What is a VPN and Why use one? A Non-Technical Beginner's Guide to Virtual Private Networks

What is a VPN?

A Virtual Private Network, or VPN, is a piece of software that changes your IP address and encrypts all of your internet traffic. This improves online privacy, security, and helps users to bypass online censorship imposed by the government, ISPs or any other organization or person blocking websites.

Benefits of using a VPN

Using a VPN service will give users several benefits. These are as follows:

Prevents your internet provider (ISP) from seeing what you get up to on the internet

This also makes it very good at preventing blanket government surveillance of kind performed by the NSA.

In addition to this, websites cannot see either your real IP address or who your ISP is. All they can see is the IP address of the VPN server, which is usually shared among many VPN users to further protect each individual user.

Unlike ISPs, though, reputable VPN services do not keep logs of this information for later retrieval. Indeed, a good deal of privacy-focused VPN services go further, and also make of point of deleting all metadata connection logs which might be able to indirectly link customers to their activity on the internet.

Prevents websites from seeing your IP address

Your Internet Protocol Address or IP Address is how you are identified online. when Using a VPN this is replaced with the IP address of your VPN provider, making it more difficult for websites to identify you.

This goes a long way towards protecting your privacy when surfing the web. And it also makes it more difficult for advertisers to target you with adverts.

Defeat censorship

A VPN lets you bypass censorship, be it by a repressive regime, or your college or office Wi-Fi administrators.

By connecting to a VPN, you can access blocked websites, simply by connecting to a VPN server located somewhere where the content is not censored.

Allows you to access streaming services such as Netflix

A VPN lets you access foreign streaming services that are blocked in your country - no matter where you are really located. Just connect to a VPN server in the country, and as far as the internet is concerned, you are there!

For example, by connecting to a VPN server in the United States you can unblock US Netflix content. The American version of the service has more TV shows and movies than any other countries Netflix catalog. This is why it has become more popular for people to use a VPN with Netflix.

If you want to find out if another country's version of Netflix has a show you are looking for, check out StreamCatcher tool. As well as streaming Netflix content not available in your location, you can also use a VPN to unblock YouTube videos. This works by enabling you to get around regional restrictions by pretending to be in a country the video is available in.

Or, if you connect to a VPN server in the UK, you can watch BBC iPlayer abroad for free.

Protects you from hackers

How do you know the Wi-Fi at your local coffee shop is secure? Answer... you don't. This goes for free public Wi-Fi everywhere. And using insecure Wi-Fi is an open invitation for criminal hackers to steal your sensitive data.

A VPN will protect you when using all forms of public Wi-Fi because your data is securely encrypted.

Protects you when P2P torrenting

When you use a VPN for torrenting your real IP address is shielded from peers downloading the same torrents. It also hides the content of what you download from your ISP and is handy for accessing blocked websites.

When you use a VPN for torrenting your real IP address is shielded from peers downloading the same torrents. It also hides the content of what you download from your ISP and is handy for accessing blocked websites.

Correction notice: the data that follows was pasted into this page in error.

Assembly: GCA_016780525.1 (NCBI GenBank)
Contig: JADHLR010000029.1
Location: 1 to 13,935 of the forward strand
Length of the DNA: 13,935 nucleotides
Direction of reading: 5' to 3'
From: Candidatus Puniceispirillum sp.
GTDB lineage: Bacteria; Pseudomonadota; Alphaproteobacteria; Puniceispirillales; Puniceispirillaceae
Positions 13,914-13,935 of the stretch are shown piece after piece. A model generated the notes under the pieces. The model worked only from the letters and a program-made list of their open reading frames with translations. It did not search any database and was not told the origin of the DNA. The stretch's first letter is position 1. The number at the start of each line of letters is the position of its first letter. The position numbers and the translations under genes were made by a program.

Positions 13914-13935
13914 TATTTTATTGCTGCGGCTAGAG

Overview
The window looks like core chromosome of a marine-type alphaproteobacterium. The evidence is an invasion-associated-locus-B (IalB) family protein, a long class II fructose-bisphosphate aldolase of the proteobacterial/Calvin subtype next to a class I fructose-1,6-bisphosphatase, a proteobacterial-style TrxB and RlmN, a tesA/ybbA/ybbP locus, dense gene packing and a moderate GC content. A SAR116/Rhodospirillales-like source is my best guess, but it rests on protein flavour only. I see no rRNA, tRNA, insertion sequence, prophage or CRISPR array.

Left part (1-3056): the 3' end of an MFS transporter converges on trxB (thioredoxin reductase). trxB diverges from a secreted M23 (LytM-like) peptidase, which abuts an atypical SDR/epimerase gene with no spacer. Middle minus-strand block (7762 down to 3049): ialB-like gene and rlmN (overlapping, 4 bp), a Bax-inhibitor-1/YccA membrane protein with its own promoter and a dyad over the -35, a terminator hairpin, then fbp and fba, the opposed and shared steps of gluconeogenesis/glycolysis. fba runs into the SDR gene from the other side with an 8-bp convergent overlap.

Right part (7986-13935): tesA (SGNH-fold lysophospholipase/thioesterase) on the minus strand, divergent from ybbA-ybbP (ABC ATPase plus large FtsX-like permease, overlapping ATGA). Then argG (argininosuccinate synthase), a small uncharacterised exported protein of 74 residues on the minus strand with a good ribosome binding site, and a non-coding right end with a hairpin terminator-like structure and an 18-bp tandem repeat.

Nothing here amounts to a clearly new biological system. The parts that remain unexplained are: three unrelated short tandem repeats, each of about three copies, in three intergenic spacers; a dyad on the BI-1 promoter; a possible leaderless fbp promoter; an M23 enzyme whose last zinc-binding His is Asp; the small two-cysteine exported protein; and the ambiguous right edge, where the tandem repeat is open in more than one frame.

How to use a VPN

The mechanics of using a VPN are simple, and no matter which platform you use should go something like this:

  1. Sign-up for a VPN plan.
  2. Download and install the software. VPN software on desktop computers is often referred to as a VPN client while software for mobile devices is called a VPN app. In reality, they are the same thing and we treat the terms interchangeably.
  3. Run the app or client and sign in with the login details you used when you purchased the subscription. 
  4. Many VPN apps feature a big friendly "Connect" button. Simply click on or tap it to connect to a nearby VPN server selected by your VPN provider. This will almost certainly provide the fastest VPN connection available.

Need more control?

If you want to use a server in a different country, some VPNs have a map so you can simply click the country to want to connect to on the map. If your VPN doesn't have this, click the menu button and this will show you the list of VPN servers the VPN has.


How does a VPN work?

When you install and run a VPN app, it connects to a VPN server run by a VPN provider. All data into and out of your device is securely encrypted and routed through this "VPN tunnel".

How a VPN works

The VPN server, therefore, acts as a gateway between you and the internet. It prevents your ISP from seeing what you get up to on the internet, and it prevents websites on the internet from seeing who you are.

Your ISP is still needed to connect you to the VPN server, but because all data passing through the VPN tunnel to the VPN server is encrypted, it cannot see the contents of your data.

This deceptively simple setup provides lots of advantages...


Does a VPN make me anonymous?

No matter how a service advertises itself, VPNs provide privacy, not anonymity. This is mainly because the VPN server can see everything that your ISP normally can.

However, unlike your ISP, good VPNs do not log this information and therefore provide much higher levels of privacy than you normally have when surfing the internet. Even these, however, will start to log information if subpoenaed or issued a binding court order.

No VPN staff are going to risk jail for you! Does this mean VPNs are useless for privacy? Not at all. Such legal moves are highly targeted against individuals of interest, so are not a threat to the privacy of most ordinary VPN users.

The Edward Snowden's of this world, however, who require very high levels of true anonymity, should use the Tor Network rather than VPNs to protect their identity.

How to configure your VPN?